Our Lapland vacations
Vacations in Lapland might usually take place in winter, but don’t expect environmentally damaging downhill skiing or tacky ‘Christmas villages’. Instead, these fantastic, family-friendly multi activity vacations lead you snowshoeing along pristine forest trails, on high-speed husky safaris, and in search of the Northern Lights, with evenings spent in cabins deep in the wilderness. They also provide insights into indigenous Sami culture, while supporting traditional ways of life in remote communities. All of this is set against Lapland’s wild natural scenery, which your vacation helps preserve, as our partners always follow strict ‘leave no trace’ principles.
Our top Lapland vacations
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From £1295 to £16954 days inc UK flights
Short Northern Lights break in Finland.
Small group2021: 16 Dec, 23 Dec, 2022: 6 Jan, 13 Jan, 20 Jan, 27 Jan, 3 Feb, 10 Feb, 17 Feb, 24 Feb, 3 Mar, 10 Mar, 17 Mar
From €12645 days ex flights
Magical snow vacation in northern Lapland at reasonable cost
Small group2021: 20 Dec, 21 Dec, 22 Dec, 23 Dec, 24 Dec, 25 Dec, 26 Dec, 27 Dec, 28 Dec, 29 Dec, 30 Dec, 2022: 18 Dec, 19 Dec, 20 Dec, 21 Dec, 22 Dec, 23 Dec, 24 Dec, 25 Dec, 26 Dec, 27 Dec, 28 Dec, 29 Dec, 30 Dec, 31 Dec
Map & highlightsLuosto, 90 minutes from the Arctic Circle, is the launchpad for many classic Lapland activities, from husky sledding and ice fishing to watching the Northern Lights. Rovaniemi, just south, is the capital of Finnish Lapland and home of Father Christmas, while Jokkmokk is the Sámi capital, steeped in ramshackle wooden houses, handicrafts and reindeer farms. Inari, in the far north, is an almost unpopulated wilderness for summer and winter outdoor activities. Kiruna is most famous for the nearby Icehotel that is rebuilt every winter, while the sublime Lulea archipelago is for sea kayaking, foraging and wild camping.
Despite being Finland’s largest municipality, Inari has a population of less than 7,000 – including many native Sámi. Much of the region is covered by national parks and designated wilderness areas. Winter sports include downhill and cross-country skiing, husky and reindeer sledding – while in summer the landscape is a glorious backdrop for hiking, canoeing, mountain biking and fishing.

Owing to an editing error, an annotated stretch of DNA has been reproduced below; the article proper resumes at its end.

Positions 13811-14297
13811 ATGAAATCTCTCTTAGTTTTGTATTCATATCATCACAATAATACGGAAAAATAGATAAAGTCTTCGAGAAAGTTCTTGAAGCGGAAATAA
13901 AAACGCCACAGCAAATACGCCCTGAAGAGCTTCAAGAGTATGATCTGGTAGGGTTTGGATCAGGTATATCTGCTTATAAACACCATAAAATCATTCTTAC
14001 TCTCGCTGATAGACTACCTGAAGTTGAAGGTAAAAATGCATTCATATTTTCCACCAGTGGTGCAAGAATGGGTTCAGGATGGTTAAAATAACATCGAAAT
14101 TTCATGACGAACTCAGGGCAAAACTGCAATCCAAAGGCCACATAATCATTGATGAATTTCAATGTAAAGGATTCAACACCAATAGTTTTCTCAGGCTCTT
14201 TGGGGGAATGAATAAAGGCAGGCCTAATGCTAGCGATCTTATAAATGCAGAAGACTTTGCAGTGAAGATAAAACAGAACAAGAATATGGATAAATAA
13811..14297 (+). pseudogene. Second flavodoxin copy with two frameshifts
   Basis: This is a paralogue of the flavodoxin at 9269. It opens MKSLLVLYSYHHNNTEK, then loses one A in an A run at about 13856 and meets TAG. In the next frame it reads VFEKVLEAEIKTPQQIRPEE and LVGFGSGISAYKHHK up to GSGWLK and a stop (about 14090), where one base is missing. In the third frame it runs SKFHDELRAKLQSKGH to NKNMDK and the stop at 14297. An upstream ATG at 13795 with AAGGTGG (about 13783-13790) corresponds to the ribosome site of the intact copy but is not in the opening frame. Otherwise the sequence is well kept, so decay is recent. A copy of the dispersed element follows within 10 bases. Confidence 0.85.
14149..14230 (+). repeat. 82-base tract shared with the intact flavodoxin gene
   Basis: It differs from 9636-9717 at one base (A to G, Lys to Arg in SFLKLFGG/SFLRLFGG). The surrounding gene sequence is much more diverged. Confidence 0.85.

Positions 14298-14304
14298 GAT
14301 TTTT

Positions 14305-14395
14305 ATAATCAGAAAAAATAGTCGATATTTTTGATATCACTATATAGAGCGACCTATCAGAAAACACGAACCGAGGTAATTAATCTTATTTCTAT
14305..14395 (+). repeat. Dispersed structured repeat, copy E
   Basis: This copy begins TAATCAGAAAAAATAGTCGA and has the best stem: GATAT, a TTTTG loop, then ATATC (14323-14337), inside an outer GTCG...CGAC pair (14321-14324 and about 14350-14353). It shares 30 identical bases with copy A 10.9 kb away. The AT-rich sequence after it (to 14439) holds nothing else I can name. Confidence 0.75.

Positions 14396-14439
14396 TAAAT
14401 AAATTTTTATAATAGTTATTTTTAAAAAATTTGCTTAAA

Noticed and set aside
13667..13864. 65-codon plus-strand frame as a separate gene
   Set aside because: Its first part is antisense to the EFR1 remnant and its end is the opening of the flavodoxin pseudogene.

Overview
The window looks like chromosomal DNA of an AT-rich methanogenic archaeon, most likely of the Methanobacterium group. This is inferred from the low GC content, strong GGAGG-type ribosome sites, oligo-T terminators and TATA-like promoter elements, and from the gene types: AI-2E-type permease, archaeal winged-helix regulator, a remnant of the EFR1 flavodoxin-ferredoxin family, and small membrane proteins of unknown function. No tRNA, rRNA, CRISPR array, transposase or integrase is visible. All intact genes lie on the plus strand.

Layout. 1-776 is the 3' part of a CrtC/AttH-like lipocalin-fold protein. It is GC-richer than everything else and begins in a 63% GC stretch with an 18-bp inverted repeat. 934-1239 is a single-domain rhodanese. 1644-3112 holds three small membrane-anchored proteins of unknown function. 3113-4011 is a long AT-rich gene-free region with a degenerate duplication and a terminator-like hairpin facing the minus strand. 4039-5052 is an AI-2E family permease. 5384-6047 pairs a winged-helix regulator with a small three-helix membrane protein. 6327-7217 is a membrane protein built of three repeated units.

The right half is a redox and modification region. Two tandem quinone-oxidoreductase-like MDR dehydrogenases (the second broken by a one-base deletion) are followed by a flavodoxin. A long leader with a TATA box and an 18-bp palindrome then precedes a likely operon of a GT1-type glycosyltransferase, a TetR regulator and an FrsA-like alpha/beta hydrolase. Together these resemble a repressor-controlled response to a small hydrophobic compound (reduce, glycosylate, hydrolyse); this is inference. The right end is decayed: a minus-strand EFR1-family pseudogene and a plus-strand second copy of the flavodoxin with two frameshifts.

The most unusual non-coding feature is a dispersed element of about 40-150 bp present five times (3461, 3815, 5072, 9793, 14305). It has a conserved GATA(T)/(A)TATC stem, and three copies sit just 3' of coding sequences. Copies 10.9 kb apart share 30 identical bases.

A small pocket of Sámi history, ‘development’ in Jokkmokk equates to a church, ramshackle wooden houses and shops, and the Samernas Folkhogskola, the only college in Sweden that teaches the Sámi language alongside lessons in handicrafts, reindeer husbandry and ecology. The Sámi capital, it’s steeped in traditional culture and pivotal to their parliament, but wonderfully unassuming too.
Kiruna’s considered a Swedish Lapland must-see, although there’s not that much to do or see there. Its lifeblood is the whopping great iron-ore mine that it sits on, but look past the network of sidings, slag heaps and ore-works and you’ll still find a winter wilderness ripe for exciting activities – Sweden’s highest mountain, Kebnekaise is nearby, as is the famed Ice Hotel at Jukkasjarvi.
4. Lulea archipelago
Stockholm may have a larger island retinue but Lulea's 'mere' 1,700 offer seclusion far from the capital's tourist throngs and R&R-ing city slickers. In summer, islands like Sandon, Junkon and Kluntarna have mainland ferry links, otherwise get paddling! Forage or fish; camp wild or cosy up in a clapboard cottage; swim or kayak; watch birds, or just hang with the fishing folk on Hinderson.
Just 90 minutes from the Arctic Circle, Luosto is the leaping-off point for all classic Lapland activities – husky and reindeer sledding, Northern Lights tours, skiing, ice fishing, and even ice swimming and climbing. The nearby Pyhä-Luosto National Park is located on a fell chain covered in ancient pine forests, offering fabulous cross-country skiing and hiking trails.